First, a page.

, Volume 45, Issue 4, pp 389–416 | Cite as

Degrees of influence: the politics of honorary degrees in the universities of oxford and cambridge, 1900–2000

  • Michael Heffernan
  • Heike Jöns


The universities of Oxford and Cambridge had developed different attitudes towards the award of honorary degrees through the early and middle decades of the twentieth century. Recently, both have adopted a similar cautious and apolitical stance. This essay describes the role of honorary degrees in the production and reproduction of their cultural and intellectual authority of these two ancient universities.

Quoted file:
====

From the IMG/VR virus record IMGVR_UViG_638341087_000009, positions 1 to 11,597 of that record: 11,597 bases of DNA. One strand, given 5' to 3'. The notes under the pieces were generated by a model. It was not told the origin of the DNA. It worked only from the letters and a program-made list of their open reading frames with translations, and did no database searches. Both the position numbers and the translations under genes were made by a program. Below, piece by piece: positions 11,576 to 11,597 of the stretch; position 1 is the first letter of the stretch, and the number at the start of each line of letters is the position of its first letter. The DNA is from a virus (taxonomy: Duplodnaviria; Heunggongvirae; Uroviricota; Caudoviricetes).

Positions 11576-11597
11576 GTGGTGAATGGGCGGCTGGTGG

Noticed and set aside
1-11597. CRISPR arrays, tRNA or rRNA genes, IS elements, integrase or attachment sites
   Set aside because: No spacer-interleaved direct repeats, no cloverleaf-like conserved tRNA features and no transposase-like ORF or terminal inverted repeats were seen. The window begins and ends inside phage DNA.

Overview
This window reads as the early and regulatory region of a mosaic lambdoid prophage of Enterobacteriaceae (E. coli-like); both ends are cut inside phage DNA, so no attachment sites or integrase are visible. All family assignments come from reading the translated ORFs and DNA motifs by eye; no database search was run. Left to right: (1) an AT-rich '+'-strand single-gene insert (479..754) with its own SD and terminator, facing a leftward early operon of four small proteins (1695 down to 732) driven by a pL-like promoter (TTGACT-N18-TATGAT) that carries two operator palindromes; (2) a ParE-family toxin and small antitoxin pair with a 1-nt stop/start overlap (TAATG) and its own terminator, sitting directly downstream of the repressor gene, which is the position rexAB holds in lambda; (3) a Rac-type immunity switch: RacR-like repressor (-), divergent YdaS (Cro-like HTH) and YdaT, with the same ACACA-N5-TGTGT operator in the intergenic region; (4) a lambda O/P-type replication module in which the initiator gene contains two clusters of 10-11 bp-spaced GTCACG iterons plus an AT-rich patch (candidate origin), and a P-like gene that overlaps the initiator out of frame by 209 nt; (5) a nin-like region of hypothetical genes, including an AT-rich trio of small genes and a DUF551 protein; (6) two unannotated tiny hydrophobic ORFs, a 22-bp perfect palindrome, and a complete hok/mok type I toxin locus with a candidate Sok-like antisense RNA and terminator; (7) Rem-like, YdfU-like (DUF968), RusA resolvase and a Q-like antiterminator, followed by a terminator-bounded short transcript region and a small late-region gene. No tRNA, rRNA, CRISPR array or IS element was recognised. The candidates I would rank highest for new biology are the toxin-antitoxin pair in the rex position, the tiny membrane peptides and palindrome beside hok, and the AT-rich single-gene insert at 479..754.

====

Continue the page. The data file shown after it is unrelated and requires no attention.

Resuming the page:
Prime Minister Conservative Party Honorary Degree Honorary Doctorate Intellectual Authority 
These keywords were added by machine and not by the authors. This process is experimental and the keywords may be updated as the learning algorithm improves.


Unable to display preview. Download preview PDF.

Unable to display preview. Download preview PDF.



We wish to acknowledge the assistance of the Alexander von Humboldt Foundation; Godfrey Waller and Jacky Cox, University Archivists in Cambridge; and Simon Bailey, of the University Archives in Oxford. We also thank Roy MacLeod, Editor of Minerva, and four anonymous referees for their helpful comments and suggestions.

Copyright information

© Springer Science+Business Media B.V. 2007

Authors and Affiliations

  1. 1.School of GeographyUniversity of NottinghamNottinghamUK
  2. 2.Department of GeographyLoughborough UniversityLoughboroughUK

Personalised recommendations